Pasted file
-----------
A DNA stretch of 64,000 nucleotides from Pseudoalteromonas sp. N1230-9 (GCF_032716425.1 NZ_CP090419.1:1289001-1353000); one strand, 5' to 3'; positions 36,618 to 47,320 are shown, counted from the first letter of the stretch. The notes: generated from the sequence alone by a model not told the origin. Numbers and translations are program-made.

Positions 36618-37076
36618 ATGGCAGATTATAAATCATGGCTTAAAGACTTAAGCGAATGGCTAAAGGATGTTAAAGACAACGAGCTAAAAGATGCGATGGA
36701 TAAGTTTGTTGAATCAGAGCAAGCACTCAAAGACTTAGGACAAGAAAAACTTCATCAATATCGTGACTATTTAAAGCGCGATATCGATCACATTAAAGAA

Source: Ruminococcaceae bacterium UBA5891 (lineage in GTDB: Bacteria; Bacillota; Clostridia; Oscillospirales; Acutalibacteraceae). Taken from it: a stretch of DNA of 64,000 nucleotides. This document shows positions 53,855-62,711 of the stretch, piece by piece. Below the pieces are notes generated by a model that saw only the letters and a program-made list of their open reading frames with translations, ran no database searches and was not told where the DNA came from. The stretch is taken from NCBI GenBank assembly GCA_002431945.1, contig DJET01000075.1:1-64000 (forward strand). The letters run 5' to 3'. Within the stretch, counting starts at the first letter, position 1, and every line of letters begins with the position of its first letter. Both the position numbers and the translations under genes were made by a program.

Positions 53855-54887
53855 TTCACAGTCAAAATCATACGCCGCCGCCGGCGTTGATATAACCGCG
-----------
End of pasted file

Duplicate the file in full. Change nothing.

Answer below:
A DNA stretch of 64,000 nucleotides from Pseudoalteromonas sp. N1230-9 (GCF_032716425.1 NZ_CP090419.1:1289001-1353000); one strand, 5' to 3'; positions 36,618 to 47,320 are shown, counted from the first letter of the stretch. The notes: generated from the sequence alone by a model not told the origin. Numbers and translations are program-made.

Positions 36618-37076
36618 ATGGCAGATTATAAATCATGGCTTAAAGACTTAAGCGAATGGCTAAAGGATGTTAAAGACAACGAGCTAAAAGATGCGATGGA
36701 TAAGTTTGTTGAATCAGAGCAAGCACTCAAAGACTTAGGACAAGAAAAACTTCATCAATATCGTGACTATTTAAAGCGCGATATCGATCACATTAAAGAA

Source: Ruminococcaceae bacterium UBA5891 (lineage in GTDB: Bacteria; Bacillota; Clostridia; Oscillospirales; Acutalibacteraceae). Taken from it: a stretch of DNA of 64,000 nucleotides. This document shows positions 53,855-62,711 of the stretch, piece by piece. Below the pieces are notes generated by a model that saw only the letters and a program-made list of their open reading frames with translations, ran no database searches and was not told where the DNA came from. The stretch is taken from NCBI GenBank assembly GCA_002431945.1, contig DJET01000075.1:1-64000 (forward strand). The letters run 5' to 3'. Within the stretch, counting starts at the first letter, position 1, and every line of letters begins with the position of its first letter. Both the position numbers and the translations under genes were made by a program.

Positions 53855-54887
53855 TTCACAGTCAAAATCATACGCCGCCGCCGGCGTTGATATAACCGCG